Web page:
The race for governor of Georgia has not yet been decided. Democratic candidate Stacey Abrams has vowed to fight to make sure every single vote is counted and is using her Instagram page to share stories of Georgians who had trouble voting on Election Day to show why she believes that fight is so important.

One of the Georgians highlighted by the gubernatorial hopeful is JaKayla, a freshman at Albany State University. The university is in Dougherty County; the Abrams campaign launched a legal challenge revolving around this very same county due to what Abrams claims is the mishandling of its absentee ballots.

JaKayla didn't speak about the suit but claimed she and her fellow students had an enormous amount of trouble voting on November 6.







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"If we don’t tell our stories out loud, no one else will know they are not alone. My name is JaKayla and I'm a freshman at Albany State. This was my first time voting. I wanted to vote early, but as a student without a car, I was told to wait because there would be a polling place on campus on Election Day. When I went to vote on Election Day, I was told I had to vote by 'provisional ballot' – then I found out that there were two polling locations on the campus. I asked if I needed to go to the other polling place to vote and was told 'NO.' I just needed to fill out a provisional ballot. My grandmother called the Secretary of State's office and began to ask questions, but they provided no answers. All they would say is 'I can’t answer that,' or 'I don’t know.' So we called and reported everything to the Voter Protection Hotline. There were tons of students who had to fill out provisional ballots. My roommate, who registered to vote at the same time I did, was told she couldn’t vote, period. They wouldn’t give her a provisional ballot. They told her she was still registered in her hometown of Savannah. All votes matter, and all votes should be counted, whether they're from first time voters, college students, anybody. A lot of people had similar experiences, and they are telling their families and friends. It's time to speak out. People need to know that these are real experiences. Our nation needs to know." - JaKayla, Dougherty County.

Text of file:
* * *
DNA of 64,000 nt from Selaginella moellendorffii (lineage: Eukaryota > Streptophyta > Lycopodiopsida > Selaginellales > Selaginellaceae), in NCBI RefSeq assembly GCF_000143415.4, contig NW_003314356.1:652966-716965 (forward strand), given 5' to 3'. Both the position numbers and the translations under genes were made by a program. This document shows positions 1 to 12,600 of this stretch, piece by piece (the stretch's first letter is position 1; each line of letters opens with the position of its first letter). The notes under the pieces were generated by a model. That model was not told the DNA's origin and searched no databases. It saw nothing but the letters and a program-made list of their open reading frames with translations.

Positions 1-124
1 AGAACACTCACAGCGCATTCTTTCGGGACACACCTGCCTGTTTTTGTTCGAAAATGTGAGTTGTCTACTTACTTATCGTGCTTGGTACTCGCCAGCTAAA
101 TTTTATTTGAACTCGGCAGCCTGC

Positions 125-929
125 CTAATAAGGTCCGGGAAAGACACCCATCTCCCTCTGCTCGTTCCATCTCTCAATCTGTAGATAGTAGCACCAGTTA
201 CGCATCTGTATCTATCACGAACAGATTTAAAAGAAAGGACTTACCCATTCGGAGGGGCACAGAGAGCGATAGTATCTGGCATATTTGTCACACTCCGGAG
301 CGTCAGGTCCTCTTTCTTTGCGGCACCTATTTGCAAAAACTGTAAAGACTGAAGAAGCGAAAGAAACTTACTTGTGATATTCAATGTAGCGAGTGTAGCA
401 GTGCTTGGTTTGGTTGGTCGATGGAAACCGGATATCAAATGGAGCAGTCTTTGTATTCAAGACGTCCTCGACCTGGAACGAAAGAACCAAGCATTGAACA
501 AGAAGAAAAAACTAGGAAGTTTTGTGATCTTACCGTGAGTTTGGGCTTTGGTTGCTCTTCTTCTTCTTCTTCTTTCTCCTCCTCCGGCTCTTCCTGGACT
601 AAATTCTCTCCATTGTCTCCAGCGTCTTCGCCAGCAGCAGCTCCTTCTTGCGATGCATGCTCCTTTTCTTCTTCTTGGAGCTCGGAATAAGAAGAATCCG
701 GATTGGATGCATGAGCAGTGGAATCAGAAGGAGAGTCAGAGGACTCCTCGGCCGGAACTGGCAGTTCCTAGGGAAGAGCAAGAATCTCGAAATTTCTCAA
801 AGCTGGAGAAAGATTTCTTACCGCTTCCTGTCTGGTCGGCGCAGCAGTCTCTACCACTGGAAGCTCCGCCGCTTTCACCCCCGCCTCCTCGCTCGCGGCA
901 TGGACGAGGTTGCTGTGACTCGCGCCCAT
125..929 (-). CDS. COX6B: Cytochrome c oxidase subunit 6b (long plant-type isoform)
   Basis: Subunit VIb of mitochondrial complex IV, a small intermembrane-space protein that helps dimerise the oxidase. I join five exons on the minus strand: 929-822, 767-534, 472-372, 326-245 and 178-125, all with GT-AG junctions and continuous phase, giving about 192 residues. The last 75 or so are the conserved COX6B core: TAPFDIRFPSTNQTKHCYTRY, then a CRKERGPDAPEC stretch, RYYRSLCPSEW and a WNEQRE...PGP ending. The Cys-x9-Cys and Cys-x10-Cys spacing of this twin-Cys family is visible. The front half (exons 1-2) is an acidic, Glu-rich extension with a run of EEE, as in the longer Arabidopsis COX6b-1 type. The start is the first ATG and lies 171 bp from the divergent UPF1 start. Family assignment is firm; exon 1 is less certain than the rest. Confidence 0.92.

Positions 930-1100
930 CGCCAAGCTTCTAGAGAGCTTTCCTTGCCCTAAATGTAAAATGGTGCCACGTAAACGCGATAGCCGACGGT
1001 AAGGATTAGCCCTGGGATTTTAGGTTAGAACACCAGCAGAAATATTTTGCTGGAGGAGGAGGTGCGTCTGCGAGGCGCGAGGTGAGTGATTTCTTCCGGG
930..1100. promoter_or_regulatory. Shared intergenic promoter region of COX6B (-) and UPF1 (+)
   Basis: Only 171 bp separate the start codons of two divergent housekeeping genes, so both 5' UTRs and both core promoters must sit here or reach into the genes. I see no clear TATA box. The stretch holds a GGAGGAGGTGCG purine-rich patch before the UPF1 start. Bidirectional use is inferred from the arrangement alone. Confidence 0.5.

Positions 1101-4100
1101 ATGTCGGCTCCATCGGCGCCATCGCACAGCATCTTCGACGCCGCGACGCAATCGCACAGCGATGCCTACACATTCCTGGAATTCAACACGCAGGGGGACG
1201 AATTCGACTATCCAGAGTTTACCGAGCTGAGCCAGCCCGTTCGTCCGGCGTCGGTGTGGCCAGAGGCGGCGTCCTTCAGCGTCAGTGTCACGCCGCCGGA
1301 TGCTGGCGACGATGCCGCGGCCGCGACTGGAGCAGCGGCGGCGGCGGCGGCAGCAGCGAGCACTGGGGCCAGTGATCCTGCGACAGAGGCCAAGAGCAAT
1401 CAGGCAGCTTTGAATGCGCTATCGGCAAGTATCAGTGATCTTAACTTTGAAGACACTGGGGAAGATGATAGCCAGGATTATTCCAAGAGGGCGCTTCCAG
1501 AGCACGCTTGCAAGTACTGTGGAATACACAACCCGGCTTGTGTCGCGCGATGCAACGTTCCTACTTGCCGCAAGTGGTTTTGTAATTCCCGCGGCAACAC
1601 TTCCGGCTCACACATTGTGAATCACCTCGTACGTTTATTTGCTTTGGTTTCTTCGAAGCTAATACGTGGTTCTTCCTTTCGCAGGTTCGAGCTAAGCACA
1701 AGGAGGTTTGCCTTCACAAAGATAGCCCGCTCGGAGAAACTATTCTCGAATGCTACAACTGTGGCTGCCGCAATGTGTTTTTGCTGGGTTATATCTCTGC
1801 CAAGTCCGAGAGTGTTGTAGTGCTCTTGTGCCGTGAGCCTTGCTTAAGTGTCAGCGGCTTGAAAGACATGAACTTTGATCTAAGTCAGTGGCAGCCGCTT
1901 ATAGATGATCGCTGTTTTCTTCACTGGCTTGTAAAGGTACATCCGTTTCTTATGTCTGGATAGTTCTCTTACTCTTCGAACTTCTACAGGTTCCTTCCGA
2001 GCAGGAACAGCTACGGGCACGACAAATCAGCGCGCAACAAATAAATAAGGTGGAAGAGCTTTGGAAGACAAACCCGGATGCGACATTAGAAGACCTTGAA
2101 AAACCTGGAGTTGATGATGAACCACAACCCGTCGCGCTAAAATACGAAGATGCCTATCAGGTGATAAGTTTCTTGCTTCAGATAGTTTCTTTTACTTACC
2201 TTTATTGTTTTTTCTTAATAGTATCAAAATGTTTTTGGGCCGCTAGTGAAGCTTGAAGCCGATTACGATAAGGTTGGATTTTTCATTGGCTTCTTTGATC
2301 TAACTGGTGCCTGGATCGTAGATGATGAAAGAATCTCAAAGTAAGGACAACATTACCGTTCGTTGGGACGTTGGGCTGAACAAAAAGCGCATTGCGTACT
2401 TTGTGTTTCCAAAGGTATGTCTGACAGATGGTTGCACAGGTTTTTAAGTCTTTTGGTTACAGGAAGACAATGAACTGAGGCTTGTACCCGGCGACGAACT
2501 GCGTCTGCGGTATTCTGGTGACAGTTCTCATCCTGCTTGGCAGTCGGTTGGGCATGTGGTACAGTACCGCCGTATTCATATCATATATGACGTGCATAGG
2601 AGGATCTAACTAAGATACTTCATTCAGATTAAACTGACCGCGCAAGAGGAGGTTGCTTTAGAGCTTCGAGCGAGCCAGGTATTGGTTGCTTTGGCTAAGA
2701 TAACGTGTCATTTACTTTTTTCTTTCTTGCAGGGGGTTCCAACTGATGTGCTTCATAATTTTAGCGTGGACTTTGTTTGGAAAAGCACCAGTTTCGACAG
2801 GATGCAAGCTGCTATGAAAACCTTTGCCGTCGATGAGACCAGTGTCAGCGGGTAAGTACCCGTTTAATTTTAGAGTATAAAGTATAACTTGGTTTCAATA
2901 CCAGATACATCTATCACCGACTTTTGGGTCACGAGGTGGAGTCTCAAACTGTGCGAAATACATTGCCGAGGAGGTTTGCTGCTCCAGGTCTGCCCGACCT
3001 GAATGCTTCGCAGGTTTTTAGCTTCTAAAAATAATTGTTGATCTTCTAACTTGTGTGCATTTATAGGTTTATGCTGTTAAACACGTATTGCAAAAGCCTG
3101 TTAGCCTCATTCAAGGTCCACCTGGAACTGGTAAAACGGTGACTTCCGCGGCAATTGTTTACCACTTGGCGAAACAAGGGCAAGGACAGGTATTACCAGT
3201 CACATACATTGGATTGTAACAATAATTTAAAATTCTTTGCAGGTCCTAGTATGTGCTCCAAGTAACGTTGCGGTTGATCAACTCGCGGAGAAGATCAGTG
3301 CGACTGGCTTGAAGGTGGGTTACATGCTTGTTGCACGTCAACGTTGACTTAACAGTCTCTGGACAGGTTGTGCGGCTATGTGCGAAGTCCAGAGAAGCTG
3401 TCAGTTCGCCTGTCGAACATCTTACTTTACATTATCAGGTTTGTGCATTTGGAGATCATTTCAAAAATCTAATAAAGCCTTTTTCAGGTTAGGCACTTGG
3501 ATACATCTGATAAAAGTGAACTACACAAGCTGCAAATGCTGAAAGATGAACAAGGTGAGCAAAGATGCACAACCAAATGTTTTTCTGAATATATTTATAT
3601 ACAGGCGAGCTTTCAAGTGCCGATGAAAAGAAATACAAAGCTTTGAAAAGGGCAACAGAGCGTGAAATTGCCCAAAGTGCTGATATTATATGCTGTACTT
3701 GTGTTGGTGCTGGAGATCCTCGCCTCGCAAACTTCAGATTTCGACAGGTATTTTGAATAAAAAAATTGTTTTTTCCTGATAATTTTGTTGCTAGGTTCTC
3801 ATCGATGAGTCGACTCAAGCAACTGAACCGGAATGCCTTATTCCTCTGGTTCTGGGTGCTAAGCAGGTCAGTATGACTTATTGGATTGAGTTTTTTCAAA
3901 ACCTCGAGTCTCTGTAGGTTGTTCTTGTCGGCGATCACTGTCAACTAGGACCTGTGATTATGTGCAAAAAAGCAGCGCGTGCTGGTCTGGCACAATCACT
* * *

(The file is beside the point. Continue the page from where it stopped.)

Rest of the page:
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"This was my first time voting," JaKayla wrote. "I wanted to vote early, but as a student without a car, I was told to wait because there would be a polling place on campus on Election Day. When I went to vote on Election Day, I was told I had to vote by 'provisional ballot' – then I found out that there were two polling locations on the campus. I asked if I needed to go to the other polling place to vote and was told, 'NO.' I just needed to fill out a provisional ballot."

The freshman wanted to cast a real ballot and contacted the secretary of state's office, which, at that time, was led by Abrams' rival, GOP gubernatorial candidate Brian Kemp.

Officials allegedly told JaKayla they didn't know why she wasn't being allowed to cast an ordinary ballot.

Other students faced similar trouble according to the first-time voter.

"There were tons of students who had to fill out provisional ballots," JaKayla wrote. "My roommate, who registered to vote at the same time I did, was told she couldn’t vote, period. They wouldn’t give her a provisional ballot. They told her she was still registered in her hometown of Savannah." 

Like Abrams, JaKayla said she isn't pleased with how Georgia handled its last election. 

"It's time to speak out," she wrote. "People need to know that these are real experiences. Our nation needs to know."

Kemp has resigned as secretary of state. Saturday, his campaign accused Abrams of "making up numbers" and called her a "disgrace to democracy," the USA Today reports. Kemp currently holds a slim lead of about 1.5 percent. 

Abrams' campaign announced Monday it had "found" over 30,000 votes not taken into account by the secretary of state's office.







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Abrams Campaign Manager, Lauren Groh-Wargo: "Almost a week after Election Day, we find ourselves in the not unfamiliar place of place of having to advocate for the representation and rights of Georgia voters who were not seen or heard in this election —  an election overseen by #GAGov candidate and recent Secretary of State Brian Kemp. So here’s what we know: Georgia voters were confronted at the voting booth by widespread irregularities, which were reported by multiple media outlets. Insufficient machines, long lines, confused poll workers, conflicting and arbitrary guidance that varied widely by county — none of it designed to make voting easy or simple for millions of eligible Georgia voters. But we’ve come to expect —  although not to accept —  such activity from Brian Kemp, who is the architect of some of the greatest voter suppression tactics this country has seen in recent years." READ: "How we found 30,823 additional Georgia votes…and why we’re still counting" bit.ly/Count-Every-Vote (link in bio) #CountEveryVote

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